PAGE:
Experimental efforts to promote family planning with traditional contraceptives that require sustained motivation and preparatory action often fail. The number of people willing to accept the idea is not large and the number of continuing users is even smaller.
Results of the few successful efforts so far suggest that the use of traditional contraceptives can be expected to produce an average reduction of five to seven points in the birth rate in less-developed areas in a period of five years (for example, from 42 births per thousand population to 35–37 per thousand). Because of the backlog of interest among large families, the reduction is often greater in the first year than in subsequent years.
Despite all the difficulties, successful results can be obtained. In a set of Indian villages, continuous personal contact by field workers providing information, support, and supplies led to a five-point reduction in the birth rate in a period of four years. In some villages in Ceylon a similar program has apparently produced a seven-point decrease within three years. In a county of Taiwan, personal contact through a health service resulted in a birth rate for the users of contraception ten points below that of a matched group. In some Japanese villages a similar program was successful in turning a substantial proportion of couples from abortion to contraception. In Puerto Rico, an informational program increased the use of contraceptive methods by 10 to 20 per cent, and the distribution of free supplies through volunteer leaders attracted new users among those with many children. A similar informational program in Jamaica doubled the proportion
of users in urban but not in rural areas. As a result of a current effort in the United States among deprived groups with birth rates as high as India’s about 20 per cent of the subjects with two or more children have so far undertaken family planning.
But there have been failures as well as successes. As yet, we have an extremely small and tentative body of knowledge on social factors with which to attack an extremely large and complex problem. In contrast to hundreds of demographic and bio-medical studies, there are only a few social studies.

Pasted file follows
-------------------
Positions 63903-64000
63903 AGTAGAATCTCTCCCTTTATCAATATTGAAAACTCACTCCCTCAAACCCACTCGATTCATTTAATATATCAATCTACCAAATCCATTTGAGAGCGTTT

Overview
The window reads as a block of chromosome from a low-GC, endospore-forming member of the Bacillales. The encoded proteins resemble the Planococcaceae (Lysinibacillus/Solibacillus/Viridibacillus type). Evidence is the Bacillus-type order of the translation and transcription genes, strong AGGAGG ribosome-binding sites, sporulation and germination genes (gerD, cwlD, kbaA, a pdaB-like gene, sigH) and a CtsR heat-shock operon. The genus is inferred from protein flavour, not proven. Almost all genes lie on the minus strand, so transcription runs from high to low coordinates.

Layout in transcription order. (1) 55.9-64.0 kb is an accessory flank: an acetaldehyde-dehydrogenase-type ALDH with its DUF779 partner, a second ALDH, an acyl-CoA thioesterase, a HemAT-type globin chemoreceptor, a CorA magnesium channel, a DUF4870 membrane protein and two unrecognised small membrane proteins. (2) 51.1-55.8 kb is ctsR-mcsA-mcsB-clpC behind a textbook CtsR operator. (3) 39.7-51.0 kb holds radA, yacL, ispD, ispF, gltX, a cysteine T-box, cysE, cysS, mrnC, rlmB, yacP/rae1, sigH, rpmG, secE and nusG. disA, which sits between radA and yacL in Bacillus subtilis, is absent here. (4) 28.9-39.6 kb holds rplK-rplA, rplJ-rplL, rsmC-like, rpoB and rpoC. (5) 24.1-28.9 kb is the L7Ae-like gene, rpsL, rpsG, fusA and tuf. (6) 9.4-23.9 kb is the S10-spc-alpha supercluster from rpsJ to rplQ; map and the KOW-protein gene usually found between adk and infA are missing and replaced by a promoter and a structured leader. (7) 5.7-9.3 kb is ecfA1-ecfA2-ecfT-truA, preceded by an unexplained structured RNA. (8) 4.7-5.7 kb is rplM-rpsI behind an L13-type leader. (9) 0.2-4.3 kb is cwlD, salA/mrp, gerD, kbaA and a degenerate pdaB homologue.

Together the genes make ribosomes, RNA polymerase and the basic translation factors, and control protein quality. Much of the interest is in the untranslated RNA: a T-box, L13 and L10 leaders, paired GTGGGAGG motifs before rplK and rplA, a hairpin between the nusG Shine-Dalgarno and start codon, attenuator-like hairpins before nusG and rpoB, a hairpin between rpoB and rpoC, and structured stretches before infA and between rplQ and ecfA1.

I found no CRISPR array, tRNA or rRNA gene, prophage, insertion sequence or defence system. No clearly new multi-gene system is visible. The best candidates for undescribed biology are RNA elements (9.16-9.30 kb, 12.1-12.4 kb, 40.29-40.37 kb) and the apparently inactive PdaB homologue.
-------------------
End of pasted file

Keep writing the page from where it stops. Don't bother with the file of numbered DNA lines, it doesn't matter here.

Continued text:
The above listing indicates a great disparity between what we know and what we need to know in order to deal effectively with the problem. Further study is certainly needed. More specifically, experimental efforts in natural settings, conducted with resources available locally on a mass basis, must be multiplied many times in order to learn how family planning can be implemented in all societies that recognize the need for it. Such efforts, across a range of countries and with a range of methods, should produce knowledge and techniques on which general programs can be based.
Such efforts must be closely tied to the local administrative machinery by which such programs must ultimately be managed in particular countries and districts. That machinery is typically based on or in the health services. A new type of professional practitioner, the family-planning administrator, is needed to develop programs; training institutions and programs for such administrators in both health and the social sciences should be high on the list of priorities.
Effective programs also require the services of specialists in information and education from such fields as agricultural extension, audiovisual methods, marketing, and advertising, to disseminate information effectively and provide motivation for broader use.
In no other social problem is the interconnection between human and technical factors so critically important as in fertility regulation. The better the contraceptive—better in ease of use and in effectiveness—the less the social resistance to the acceptance of family planning and the greater the efficiency of implementing voluntary fertility regulation where it is needed. Thus the two sets of factors, the social and the bio-medical, are closely interwoven, and the social acceptability of family planning depends heavily on the development of applied knowledge in the bio-medical field, to which we now turn.